In architectural applications, light and thermal transmittance-adjustable, temperable low-E coatings (71/54, T50/33, T41/27) and low reflective coatings (T60/28) became commercial products. Production trials for T80/65 and low-E U:1.0 products as well as heatable athermic glass for the automotive sector were completed; certification efforts are ongoing. In addition, studies were conducted on new technologies to boost the strength of vacuum-coated products and improve the conductivity and optical performance during the heat treatment applied for some products. During the year, the infrastructure was formed to obtain higher quality product output.
With 84 years of experience, Sisecam Group has excelled in ‘end to end’ glass production and utilises this experience in the design of new production lines and cold repairs of existing furnaces. Core competences in furnace technologies include glass furnace design, CFD modeling simulations, the design and implementation of batch house systems, combustion, emissions and energy efficiency, furnace electrical and control systems, troubleshooting and furnace auditing, as well as refractory benchmarking and selection.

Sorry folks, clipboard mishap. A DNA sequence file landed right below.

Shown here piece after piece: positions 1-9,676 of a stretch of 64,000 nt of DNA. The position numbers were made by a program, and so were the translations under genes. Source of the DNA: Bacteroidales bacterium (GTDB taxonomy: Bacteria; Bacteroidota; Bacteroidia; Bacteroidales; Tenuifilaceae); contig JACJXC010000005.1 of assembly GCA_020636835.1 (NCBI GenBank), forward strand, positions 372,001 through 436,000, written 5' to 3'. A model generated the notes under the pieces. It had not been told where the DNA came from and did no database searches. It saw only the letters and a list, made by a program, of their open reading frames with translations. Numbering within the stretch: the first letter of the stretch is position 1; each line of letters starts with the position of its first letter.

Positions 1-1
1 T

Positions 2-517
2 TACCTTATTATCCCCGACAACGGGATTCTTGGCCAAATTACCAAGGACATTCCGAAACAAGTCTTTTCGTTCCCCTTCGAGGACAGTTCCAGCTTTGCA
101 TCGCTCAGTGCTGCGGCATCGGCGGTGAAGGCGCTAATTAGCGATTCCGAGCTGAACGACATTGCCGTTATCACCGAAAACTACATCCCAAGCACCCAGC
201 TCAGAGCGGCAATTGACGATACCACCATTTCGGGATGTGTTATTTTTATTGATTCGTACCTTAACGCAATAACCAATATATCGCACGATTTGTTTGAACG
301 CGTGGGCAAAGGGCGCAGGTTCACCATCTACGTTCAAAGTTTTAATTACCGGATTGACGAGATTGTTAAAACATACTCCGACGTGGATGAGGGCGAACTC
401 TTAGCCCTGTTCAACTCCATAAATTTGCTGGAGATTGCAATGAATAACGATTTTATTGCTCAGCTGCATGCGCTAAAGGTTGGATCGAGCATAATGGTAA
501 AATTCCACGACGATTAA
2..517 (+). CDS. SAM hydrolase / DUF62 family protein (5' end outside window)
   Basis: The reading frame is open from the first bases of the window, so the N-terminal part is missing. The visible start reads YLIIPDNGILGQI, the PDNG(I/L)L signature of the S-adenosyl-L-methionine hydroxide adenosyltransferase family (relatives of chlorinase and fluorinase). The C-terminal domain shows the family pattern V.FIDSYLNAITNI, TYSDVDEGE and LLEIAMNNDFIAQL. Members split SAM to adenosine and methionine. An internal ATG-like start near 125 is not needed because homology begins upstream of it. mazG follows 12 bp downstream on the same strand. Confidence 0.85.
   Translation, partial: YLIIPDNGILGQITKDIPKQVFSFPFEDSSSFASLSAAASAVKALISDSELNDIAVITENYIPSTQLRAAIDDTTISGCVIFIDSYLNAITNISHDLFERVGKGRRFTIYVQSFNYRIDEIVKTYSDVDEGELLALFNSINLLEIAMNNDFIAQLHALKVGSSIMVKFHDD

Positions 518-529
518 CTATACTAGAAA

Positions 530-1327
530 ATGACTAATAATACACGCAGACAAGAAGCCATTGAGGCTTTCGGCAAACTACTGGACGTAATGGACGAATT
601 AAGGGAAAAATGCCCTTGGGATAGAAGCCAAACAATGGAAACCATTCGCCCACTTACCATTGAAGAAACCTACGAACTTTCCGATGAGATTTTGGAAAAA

Complementary core glass technology competences cover the evaluation of new and alternative raw materials, the design and improvement of glass compositions, improving the melting/fining behaviour of batches, measurement of physical properties of hot and cold glass, measurement of optical properties of glass, development of new and functional glass colours, programming colour transitions in the furnace and follow-up, mechanical properties, fractography, gas analysis of glass bubbles by mass spectrometer, troubleshooting, off-line coating vacuum coating for architectural and automotive applications, as well as atmospheric coatings for functional and decorative applications for all production groups.